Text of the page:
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There have been dozens of movies and television shows that portray an alcoholic as a shambolic caricature of a person who has lost every measure of position or status in life. While that can describe the effect that alcoholism has on certain people, it masks the complexity of addiction and how different people are affected in different ways. For some individuals, abuse of alcohol is covered by the veneer of a successful family life, leading many concerned family members to wonder if their loved one is a functioning alcoholic.
To understand what a functional alcoholic is, it is important to understand that addiction is not a straightforward process, and that everything from mental health and gender to age and a family history of alcoholism can affect how a person responds to the effects of unhealthy drinking habits.
While a number of people might fall apart under the influence of too much alcohol, the National Institute on Alcohol Abuse and Alcoholism estimates that 20 percent of problem drinkers have good educations, earn consistent and decent wages, and have stable families.
That may sound like it’s not too bad of an arrangement – millions of people enjoy a drink and can hold down responsible lives – but the “functioning” part of being a functioning alcoholic is countered by the actual alcoholism. In that, functioning alcoholics share a lot in common with other problem drinkers:
The “evidence” of a normal professional or personal life is what makes functioning alcoholism one of the more insidious forms of the disease, as the drinker will use that as a trump card to not only defend alcohol consumption, but also to justify it. Functional alcoholics may claim that for all the hard work they do and time they invest in their careers and families, they are entitled to drink without criticism or question. They may further use that against their loved ones who bring the topic up, judging or verbally abusing them for suggesting that the drinking was getting out of hand – when, “obviously,” it can’t be.
It could also be the case that some functioning alcoholics are truly unaware that their drinking has reached problematic levels, so effective are they the juggling act of living their lives and carrying out their responsibilities, while still unwittingly feeding their addiction.
Psych Central cautions that the more severe the addiction, the stronger the denial. Those who not only deny that their drinking has become problematic, but refute it with vehemence and anger, might be instinctively and compulsively protecting their addiction more than their reputation.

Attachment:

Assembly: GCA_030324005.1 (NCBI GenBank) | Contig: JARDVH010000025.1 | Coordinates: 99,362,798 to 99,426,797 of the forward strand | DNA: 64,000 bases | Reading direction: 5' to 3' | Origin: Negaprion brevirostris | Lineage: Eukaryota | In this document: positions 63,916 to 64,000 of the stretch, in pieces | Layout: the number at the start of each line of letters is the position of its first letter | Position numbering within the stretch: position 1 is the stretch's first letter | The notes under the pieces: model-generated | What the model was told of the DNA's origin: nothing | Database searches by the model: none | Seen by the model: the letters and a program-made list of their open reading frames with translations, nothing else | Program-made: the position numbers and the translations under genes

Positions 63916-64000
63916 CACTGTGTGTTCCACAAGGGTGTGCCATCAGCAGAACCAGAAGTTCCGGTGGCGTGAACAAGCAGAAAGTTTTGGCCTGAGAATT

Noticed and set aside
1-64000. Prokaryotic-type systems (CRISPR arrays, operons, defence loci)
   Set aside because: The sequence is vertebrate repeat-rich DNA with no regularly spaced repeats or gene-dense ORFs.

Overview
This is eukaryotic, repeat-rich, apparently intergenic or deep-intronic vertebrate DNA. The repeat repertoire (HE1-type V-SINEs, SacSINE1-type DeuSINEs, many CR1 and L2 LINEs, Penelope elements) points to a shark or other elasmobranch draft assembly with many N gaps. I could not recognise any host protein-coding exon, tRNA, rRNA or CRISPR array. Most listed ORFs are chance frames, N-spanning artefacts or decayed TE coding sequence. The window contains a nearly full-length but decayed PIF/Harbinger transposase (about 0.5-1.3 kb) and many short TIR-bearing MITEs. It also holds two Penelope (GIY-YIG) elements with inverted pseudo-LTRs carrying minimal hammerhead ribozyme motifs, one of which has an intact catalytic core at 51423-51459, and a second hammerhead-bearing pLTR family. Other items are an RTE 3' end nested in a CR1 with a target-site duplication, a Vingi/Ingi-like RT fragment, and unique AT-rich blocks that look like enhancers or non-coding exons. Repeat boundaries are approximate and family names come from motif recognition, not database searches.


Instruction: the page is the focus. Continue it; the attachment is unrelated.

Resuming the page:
This sense of denial may be seen even if functioning alcoholics realize that something is wrong. Functional alcoholics may feel ashamed by what their loved ones have told them about their drinking habits, but the idea of seeking professional help can seem overwhelming or prohibitive. That fear may be motivated, in part, by the addiction itself, desperately trying to survive by pointing out every reason not to engage in treatment: rehab is expensive; only losers and quitters get help; imagine the social and familial shame if word got out that the chief breadwinner of the house had to go into rehab; substance abuse therapy is difficult, unpleasant, and requires a lot of time away from the house, work and the family; and the prospect of never being able to enjoy a drink ever again.
But the danger with high-functioning alcoholism is that people can get so carried away by their seeming invulnerability (balancing personal and professional obligations while drinking like a fish) that it could take a potentially devastating consequence of drinking for the veil to be lifted from their eyes. Sometimes, this could be as simple as a routine medical check revealing an abnormal liver; at worst, it could be a drunk driving charge (because naturally, high-functioning alcoholics rarely think they are too drunk to drive).
Psychology Today lists some other ways that high-functioning alcoholics might be convinced that their drinking has gotten out of hand, including being given an ultimatum by a boss or spouse, noticing that academic or professional performance has slipped, or being faced with a lengthy (or hefty) criminal penalty for crimes committed while under the influence.
Such measures may be drastic enough to convince the person that, no matter how well things seem to be going, one more mistake made as a result of drinking will end everything.